There is much that the Chareidi community that they can be proud off. Sixty years ago they were a decimated group, written off to eventual extinction. Now they are the dominant part of the Torah-observant community and the fastest growing section of the Jewish nation both in numbers and influence. The number of yeshivos and other institutions continues to grow at a tremendous rate. They are producing books at a pace unprecedented in Jewish history and many of their leaders and inspiring figures continue to lead lives at a level of exceptional piety.
Then why is it when someone Chareidi has the temerity to point out the success of the community that it seems to grate on the nerves, like "how dare they boast"? What is it that bothers us about it so much?
One could say that it's due to petty jealousy. Do we perceive them as being "frummer" than the rest of us? Are we simply annoyed at how they, despite their refusal to engage all the aspects of the modern world we can't live without, continue to grow and strengthen?
Or is it something simpler? After reading this article at Cross Currents I think I've figured out the reason I'm so bothered. To put it simply, today's Chareidi community is a castle built on sand.
Everything I said in the first paragraph still applies but one must take a step back and look at its foundation. Yes, in Israel there are yeshivos springing up everywhere. The population is growing. But all these things come with a price tag. Food and medicine must be paid for. There are bills for building and running institutions. Despite the presence of many generous donors, the vast bulk of the money needed to keep the Chareidi community going comes from the secular government of Israel which that same community treats with scorn and a complete lack of gratitude. If the chilonim were to cut off the money supply tomorrow, how many Chareidi would simply starve to death, chalilah, from lack of cash to buy the most basic supplies? How many would turn to crime or leave the life of faith they lead out of desperation or disillusionment? And for those who think otherwise, the patient of the chiloni population is not unlimited. They know that they are paying to support the Chareidi family of 10 which seeks to replace them in the country they built and they will not endure this forever.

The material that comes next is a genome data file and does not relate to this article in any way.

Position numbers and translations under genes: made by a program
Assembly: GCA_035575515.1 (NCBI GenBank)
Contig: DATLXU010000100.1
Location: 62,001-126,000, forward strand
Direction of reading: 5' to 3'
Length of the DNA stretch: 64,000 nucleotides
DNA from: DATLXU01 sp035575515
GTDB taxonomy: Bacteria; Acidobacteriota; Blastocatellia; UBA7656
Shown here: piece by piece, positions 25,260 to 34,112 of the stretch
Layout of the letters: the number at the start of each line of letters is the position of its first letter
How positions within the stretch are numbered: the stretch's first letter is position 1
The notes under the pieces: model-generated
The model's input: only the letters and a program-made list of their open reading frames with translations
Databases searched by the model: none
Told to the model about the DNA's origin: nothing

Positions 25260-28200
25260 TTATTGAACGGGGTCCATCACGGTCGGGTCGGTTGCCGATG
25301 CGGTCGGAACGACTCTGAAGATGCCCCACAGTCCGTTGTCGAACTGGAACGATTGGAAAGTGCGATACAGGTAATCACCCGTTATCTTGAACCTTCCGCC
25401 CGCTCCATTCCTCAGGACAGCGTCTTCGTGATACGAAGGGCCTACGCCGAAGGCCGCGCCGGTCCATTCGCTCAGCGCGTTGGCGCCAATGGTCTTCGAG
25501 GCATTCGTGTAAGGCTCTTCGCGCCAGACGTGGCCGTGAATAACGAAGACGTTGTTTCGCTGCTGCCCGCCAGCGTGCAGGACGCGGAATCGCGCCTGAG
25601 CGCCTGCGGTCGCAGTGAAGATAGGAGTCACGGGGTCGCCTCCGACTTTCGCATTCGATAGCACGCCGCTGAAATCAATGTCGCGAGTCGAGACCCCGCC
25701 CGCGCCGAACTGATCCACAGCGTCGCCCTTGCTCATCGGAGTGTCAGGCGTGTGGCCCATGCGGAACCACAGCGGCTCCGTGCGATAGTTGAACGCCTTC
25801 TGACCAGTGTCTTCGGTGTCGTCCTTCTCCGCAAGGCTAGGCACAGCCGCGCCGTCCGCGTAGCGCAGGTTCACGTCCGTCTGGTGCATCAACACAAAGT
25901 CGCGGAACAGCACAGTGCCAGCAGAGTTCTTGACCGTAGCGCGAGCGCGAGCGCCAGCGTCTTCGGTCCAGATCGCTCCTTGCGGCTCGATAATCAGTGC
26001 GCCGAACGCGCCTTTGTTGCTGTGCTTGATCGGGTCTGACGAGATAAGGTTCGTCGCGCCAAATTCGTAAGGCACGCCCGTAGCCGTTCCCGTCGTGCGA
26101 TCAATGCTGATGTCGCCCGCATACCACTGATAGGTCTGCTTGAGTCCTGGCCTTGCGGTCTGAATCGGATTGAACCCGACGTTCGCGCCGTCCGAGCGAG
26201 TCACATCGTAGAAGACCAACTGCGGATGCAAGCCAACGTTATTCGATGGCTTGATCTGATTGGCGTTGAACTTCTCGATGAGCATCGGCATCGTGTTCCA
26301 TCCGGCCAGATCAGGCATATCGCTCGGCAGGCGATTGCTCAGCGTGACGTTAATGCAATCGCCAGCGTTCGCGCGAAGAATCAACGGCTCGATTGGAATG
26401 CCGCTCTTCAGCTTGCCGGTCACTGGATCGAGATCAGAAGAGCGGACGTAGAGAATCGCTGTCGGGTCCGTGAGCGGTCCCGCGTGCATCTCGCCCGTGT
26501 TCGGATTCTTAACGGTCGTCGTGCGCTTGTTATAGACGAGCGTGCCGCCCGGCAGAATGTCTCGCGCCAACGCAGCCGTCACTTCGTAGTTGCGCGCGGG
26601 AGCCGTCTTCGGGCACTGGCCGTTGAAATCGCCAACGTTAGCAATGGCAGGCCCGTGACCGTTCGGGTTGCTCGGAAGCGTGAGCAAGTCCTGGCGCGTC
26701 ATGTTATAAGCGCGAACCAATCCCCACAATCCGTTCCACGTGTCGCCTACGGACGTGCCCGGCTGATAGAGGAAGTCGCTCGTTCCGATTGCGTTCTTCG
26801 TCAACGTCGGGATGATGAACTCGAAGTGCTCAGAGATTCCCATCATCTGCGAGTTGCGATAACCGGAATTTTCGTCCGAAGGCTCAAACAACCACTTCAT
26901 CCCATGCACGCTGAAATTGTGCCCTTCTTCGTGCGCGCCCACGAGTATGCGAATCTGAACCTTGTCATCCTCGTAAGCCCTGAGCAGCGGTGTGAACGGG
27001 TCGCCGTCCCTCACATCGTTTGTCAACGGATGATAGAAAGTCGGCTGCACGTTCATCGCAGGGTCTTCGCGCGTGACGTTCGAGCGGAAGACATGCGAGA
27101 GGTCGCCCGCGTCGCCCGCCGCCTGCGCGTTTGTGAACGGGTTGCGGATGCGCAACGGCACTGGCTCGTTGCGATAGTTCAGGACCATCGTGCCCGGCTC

In America, things are not much better despite their outward appearances. No, the government there does not fund an indigent lifestyle but a different source does. Recall that only a generation or two ago it was still considered muttar to work for a living. Many of those who did accomplished a great deal and amassed a decent amount of wealth. Their progeny, however, have embraces the "learn, not earn" lifestyle and financed it quite nicely from that wealth. However, these progreny are reproducing at a tremendous rate. When the capital that the grandparents created is consumed by the children, what will the grandchildren live from? Fresh air and good wishes?
For all our sakes, it is incumbent to stand up and point out that this culture must change. Should some stay in kollel and learn at the highest levels? Of course. Our culture has always thrived and endured because of the efforts of those who would delve into the brightest depths of Torah. But their numbers should be restricted to those who will be the next generation of religious leaders and thinkers, not every bench warmer who wants a free income without having to work for it. For the sake of our future, we must challenge the assumptions that have been foisted upon them and call them what they are: a slow ticket to ruin.